What is volunteer time off? Volunteer time off, commonly abbreviated as VTO, refers to a company policy that allows employees to take paid time off from their usual work duties to volunteer in the community. VTO varies from company to company, but the core idea remains consistent: employers support and encourage their staff to engage in community service or charity work during work hours without a loss in pay.

Benefits of a Volunteer Time Off Policy

In a 2023 LinkedIn survey, 82% of US employees expressed a desire to work for companies with aligned values and culture. And while having a volunteer time off policy provides immense benefits to your employees, including boosting their mental health, teaching them new skills and providing them with a sense of purpose, it also benefits your company.

Here are four key benefits:

  • Community engagement & reputation

    VTO empowers employees to support causes close to their hearts, such as combating domestic violence or climate change. This enhances your business's image as a community-conscious entity.

  • Team cohesion

    Organizing group volunteer events can unite employees, especially remote workers, fostering connections beyond the workplace. It eases the process for employees, letting them focus on volunteering.

  • Enhanced talent retention 

    Benevity's 2022 study highlighted a 52% reduced turnover in new employees engaged in corporate purpose activities. Having a vacation time off policy can be a minimal yet impactful investment, simplifying the hiring process for HR.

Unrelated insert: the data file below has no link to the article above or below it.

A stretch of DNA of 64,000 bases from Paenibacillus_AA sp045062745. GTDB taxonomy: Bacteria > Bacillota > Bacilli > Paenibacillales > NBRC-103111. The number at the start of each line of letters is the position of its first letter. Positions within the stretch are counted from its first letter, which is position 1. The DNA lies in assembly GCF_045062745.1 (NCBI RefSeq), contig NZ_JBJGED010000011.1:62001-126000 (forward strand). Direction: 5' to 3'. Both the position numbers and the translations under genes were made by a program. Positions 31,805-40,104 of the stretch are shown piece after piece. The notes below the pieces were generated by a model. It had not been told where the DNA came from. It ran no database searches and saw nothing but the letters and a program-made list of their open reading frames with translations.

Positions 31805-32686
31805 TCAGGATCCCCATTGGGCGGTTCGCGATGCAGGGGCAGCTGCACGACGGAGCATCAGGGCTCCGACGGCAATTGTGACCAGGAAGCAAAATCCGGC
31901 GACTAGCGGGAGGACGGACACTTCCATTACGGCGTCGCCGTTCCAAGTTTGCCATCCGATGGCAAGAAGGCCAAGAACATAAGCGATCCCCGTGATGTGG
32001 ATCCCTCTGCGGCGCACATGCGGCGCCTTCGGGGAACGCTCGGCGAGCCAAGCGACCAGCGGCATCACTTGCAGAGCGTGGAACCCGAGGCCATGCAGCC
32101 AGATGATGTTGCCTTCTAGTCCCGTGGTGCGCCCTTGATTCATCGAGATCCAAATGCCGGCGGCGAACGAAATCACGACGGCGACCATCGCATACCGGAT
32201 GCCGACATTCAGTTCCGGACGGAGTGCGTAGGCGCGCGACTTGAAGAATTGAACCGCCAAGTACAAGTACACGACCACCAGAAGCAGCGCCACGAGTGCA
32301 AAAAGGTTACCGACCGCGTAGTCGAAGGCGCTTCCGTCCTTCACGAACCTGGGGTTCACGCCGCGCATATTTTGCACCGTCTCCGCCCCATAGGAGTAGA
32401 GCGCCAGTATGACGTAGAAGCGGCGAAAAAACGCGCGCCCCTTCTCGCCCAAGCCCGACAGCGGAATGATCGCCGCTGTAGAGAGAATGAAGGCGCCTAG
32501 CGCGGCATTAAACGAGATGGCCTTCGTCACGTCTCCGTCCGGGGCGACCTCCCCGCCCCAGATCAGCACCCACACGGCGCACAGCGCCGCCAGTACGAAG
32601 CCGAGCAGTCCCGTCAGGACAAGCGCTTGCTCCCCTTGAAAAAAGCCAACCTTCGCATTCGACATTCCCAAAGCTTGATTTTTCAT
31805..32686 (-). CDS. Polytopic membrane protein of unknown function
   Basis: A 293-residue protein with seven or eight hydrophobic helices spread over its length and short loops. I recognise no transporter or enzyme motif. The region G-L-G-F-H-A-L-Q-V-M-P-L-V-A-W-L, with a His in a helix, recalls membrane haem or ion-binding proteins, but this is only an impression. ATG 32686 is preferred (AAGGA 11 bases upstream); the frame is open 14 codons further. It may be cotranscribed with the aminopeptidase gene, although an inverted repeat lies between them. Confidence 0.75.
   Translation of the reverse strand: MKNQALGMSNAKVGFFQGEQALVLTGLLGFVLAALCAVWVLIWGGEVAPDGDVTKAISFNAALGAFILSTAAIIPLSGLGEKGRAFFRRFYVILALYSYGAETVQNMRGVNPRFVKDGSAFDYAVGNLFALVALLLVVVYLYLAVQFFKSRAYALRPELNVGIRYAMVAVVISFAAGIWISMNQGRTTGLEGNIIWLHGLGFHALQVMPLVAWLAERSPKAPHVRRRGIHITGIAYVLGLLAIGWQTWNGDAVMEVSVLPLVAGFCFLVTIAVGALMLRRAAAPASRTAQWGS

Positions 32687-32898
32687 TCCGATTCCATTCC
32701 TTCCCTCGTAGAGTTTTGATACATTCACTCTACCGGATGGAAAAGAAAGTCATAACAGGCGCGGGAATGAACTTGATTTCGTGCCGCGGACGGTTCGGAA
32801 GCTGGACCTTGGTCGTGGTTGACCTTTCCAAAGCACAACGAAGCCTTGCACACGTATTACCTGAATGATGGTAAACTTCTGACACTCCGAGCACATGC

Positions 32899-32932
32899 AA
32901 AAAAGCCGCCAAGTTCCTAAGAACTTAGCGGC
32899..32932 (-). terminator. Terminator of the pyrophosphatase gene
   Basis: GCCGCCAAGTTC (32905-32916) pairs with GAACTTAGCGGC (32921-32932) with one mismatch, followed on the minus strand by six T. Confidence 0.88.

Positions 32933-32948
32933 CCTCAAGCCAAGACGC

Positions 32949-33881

• Talent attraction edge 

    SHRM's 2023 survey revealed only 28% of employers offer paid volunteer time off. Being in this minority can set your company apart, attracting top-tier candidates.

RELATED: 6 Dos and Don'ts of Paying Overtime >>

What to Include in Your Volunteer Time Off Policy

A volunteer time off policy is essential for businesses that wish to formalize and streamline the process of offering paid volunteer opportunities to their employees. Having a defined volunteer time off policy in place provides clarity, structure and guidance to both employees and management.

Here's what a volunteer time off policy might include:

  • Purpose and scope 

Outlines the reasons for offering VTO and identifies the target beneficiaries – whether it's local communities, global initiatives or specific causes such as education or health.

  • Eligibility 

Specifies which employees are eligible for VTO – is it open to all staff or just full-timers? Are there any probationary periods?

  • Allocation 

Details on how much VTO is available to employees. This could be a set number of hours or days annually. Some companies might offer a lump sum annually, while others might provide a certain number of hours or days per month or quarter.

  • Procedure

A step-by-step guide for employees to request VTO, detailing the approval process, any necessary documentation and the manner in which the time off is recorded.